Agender means “no gender’. Literally. I know, I just called myself “non-binary”. But agender is non-binary.
Here’s a chart that basically sums it up!
There. Non-binary is an “umbrella term” (which means anyone on that chart could use it, because it applies.).
Sometimes (like with cisgender people), humans are happy with the gender they are assigned at birth. That wasn’t my case. As a child, I hated pink. With a passion. And with that I hated anything confining me to the female gender (any and everything from dresses to “boys on the left, girls on the right”). Which worried (and still worries) my parents. I am the only “girl” they have. They have 3 boys, and then there’s me. So I think they wanted me to embrace my femininity. Which I really didn’t have a desire to do.
That was a large roadblock in finding my gender identity. I was so scared that my family wouldn’t let me express myself as not having a sex (or gender). I was so honestly terrified about taking away my dad’s little girl.
But I couldn’t stand “she”. I couldn’t stand the dressed being forced on me. I couldn’t stand the idea of having to be “her” for the rest of my life.
And then I discovered Instagram.
My mom didn’t know I had an Instagram (she still doesn’t. there’s too much gay there).
The first thing I did was look up different lgbt accounts and follow them (I’ll list some favorites below!), and then, I applied to be an admin of a lgbt+ account (If you’re a closeted lgbt+, I definitely recommend applying for one. Just search #adminsneeded on the explore page and look for accounts that you like. It’s a great way to feel more comfortable about yourself, and you make great friends in the process.)
I’m now an admin of multiple accounts and I have great friends on all of them (I love you Gabby, Mac, Natasha, Nate, Pennalopie, and Al)
So yea. That helped.
I definitely became more aware and comfortable with my sexuality and gender.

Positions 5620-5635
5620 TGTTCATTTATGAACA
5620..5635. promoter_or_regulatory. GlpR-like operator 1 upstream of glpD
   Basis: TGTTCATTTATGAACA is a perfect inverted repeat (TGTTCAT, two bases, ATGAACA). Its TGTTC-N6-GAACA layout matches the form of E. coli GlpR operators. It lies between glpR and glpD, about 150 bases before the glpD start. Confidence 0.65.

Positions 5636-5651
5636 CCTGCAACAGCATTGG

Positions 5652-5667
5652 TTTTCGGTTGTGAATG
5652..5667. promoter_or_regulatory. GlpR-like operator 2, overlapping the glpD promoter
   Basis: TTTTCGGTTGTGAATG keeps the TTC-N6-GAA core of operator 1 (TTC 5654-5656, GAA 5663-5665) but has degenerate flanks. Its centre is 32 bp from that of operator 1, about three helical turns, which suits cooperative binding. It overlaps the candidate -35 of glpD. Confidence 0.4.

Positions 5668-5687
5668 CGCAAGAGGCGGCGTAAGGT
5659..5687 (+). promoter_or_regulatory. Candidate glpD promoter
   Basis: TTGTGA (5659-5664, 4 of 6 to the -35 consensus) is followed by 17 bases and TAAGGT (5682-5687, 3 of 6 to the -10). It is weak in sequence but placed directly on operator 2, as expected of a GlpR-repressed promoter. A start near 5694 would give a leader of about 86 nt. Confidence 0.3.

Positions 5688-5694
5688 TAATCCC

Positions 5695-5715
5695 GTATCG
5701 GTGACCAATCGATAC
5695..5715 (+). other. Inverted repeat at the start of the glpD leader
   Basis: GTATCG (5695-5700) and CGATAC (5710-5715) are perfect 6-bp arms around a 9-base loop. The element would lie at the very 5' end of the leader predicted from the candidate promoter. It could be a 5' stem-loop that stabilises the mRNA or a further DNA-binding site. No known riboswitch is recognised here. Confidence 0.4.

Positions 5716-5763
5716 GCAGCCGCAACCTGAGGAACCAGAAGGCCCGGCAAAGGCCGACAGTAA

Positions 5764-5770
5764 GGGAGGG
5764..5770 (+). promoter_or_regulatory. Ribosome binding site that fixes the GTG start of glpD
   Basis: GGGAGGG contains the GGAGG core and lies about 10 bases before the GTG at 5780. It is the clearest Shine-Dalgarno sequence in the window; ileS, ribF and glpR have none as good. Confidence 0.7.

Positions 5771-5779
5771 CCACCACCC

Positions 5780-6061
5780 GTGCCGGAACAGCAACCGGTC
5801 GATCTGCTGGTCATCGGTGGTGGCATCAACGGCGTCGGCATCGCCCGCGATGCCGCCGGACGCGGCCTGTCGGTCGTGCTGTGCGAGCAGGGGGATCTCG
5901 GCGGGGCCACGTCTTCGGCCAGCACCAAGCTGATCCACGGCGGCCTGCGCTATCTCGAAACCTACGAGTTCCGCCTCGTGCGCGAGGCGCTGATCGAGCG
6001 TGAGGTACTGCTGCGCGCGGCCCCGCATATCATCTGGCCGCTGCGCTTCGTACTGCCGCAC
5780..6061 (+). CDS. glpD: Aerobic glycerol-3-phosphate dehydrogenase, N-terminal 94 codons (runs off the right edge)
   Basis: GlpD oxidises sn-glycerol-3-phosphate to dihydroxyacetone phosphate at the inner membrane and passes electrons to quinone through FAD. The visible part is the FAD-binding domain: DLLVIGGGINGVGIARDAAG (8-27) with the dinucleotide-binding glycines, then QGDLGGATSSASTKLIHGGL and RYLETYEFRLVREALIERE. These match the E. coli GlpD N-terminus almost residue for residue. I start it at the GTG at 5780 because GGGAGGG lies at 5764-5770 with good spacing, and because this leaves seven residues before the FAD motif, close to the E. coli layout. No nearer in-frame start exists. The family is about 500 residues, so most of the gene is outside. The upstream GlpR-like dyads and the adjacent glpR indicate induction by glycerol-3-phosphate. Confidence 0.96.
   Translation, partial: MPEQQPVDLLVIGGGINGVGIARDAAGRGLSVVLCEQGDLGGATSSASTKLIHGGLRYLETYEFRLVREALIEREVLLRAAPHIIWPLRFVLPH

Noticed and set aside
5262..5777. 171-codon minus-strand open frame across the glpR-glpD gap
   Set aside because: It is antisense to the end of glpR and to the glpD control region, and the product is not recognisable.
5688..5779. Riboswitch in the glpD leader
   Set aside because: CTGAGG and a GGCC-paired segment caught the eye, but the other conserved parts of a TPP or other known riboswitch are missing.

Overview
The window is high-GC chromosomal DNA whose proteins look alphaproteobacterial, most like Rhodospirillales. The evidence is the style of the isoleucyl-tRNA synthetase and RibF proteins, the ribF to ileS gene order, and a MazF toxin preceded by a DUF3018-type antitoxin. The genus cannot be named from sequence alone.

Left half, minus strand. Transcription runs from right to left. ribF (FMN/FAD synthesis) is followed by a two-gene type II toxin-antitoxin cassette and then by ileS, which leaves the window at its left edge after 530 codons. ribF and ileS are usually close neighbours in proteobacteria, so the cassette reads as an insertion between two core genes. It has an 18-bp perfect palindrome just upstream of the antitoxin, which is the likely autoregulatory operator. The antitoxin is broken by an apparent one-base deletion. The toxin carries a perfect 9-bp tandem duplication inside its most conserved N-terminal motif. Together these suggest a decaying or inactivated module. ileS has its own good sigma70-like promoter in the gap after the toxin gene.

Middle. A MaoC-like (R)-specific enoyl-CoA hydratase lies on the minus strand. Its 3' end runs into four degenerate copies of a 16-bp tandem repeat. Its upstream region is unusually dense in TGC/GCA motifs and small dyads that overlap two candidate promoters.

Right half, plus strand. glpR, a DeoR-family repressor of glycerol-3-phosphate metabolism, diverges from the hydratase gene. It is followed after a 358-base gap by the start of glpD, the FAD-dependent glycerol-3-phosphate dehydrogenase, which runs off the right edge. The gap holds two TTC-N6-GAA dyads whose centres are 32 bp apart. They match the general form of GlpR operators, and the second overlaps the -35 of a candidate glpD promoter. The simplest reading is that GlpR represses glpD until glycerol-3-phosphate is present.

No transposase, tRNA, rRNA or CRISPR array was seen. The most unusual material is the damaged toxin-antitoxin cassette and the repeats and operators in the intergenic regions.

But then the problem with my family and coming out.
I remember a night when I was 12, and I insisted that shoes were genderfluid, and that girls can wear whatever boys can, and my parents sat me down and asked me if I liked girls. Of course I (being the awkward human I am) giggled uncomfortably and blushed. But my answer was true.
I knew they wouldn’t be upset. Worried (being as they are Christians), yes. But not angry. But I had told the truth.
And then the next question:
“Do you think you’re a girl.”
I had laughed. There was my chance.
But I didn’t grab it. Not fully.
“Well,” I had said, biting my lip, trying to get the right words. “No. Not exactly. I don’t like dresses, I like pants. I don’t like pink. I like green. I don’t like… I don’t like being confined to a tiny box and being told to stay there or I’m weird. I…I don’t feel like I’m a girl. I don’t feel like I’m a boy either. I feel…somewhere in between? Or nowhere at all.”
I remember those words, because they are so strong to me. They are what I feel needed to be said.
But my mother’s response broke my heart.
“Brooke, you’re a girl. There’s no in between.”
I hated those words.
But now, I’m fine with my parents not thinking I exist.
I know I do.
LGBTQIA++ INSTAGRAM ACCOUNTS TO FOLLOW
(i hate to shout myself out but an account I admin is @excited_lgbt !)
that’s pretty weird dude.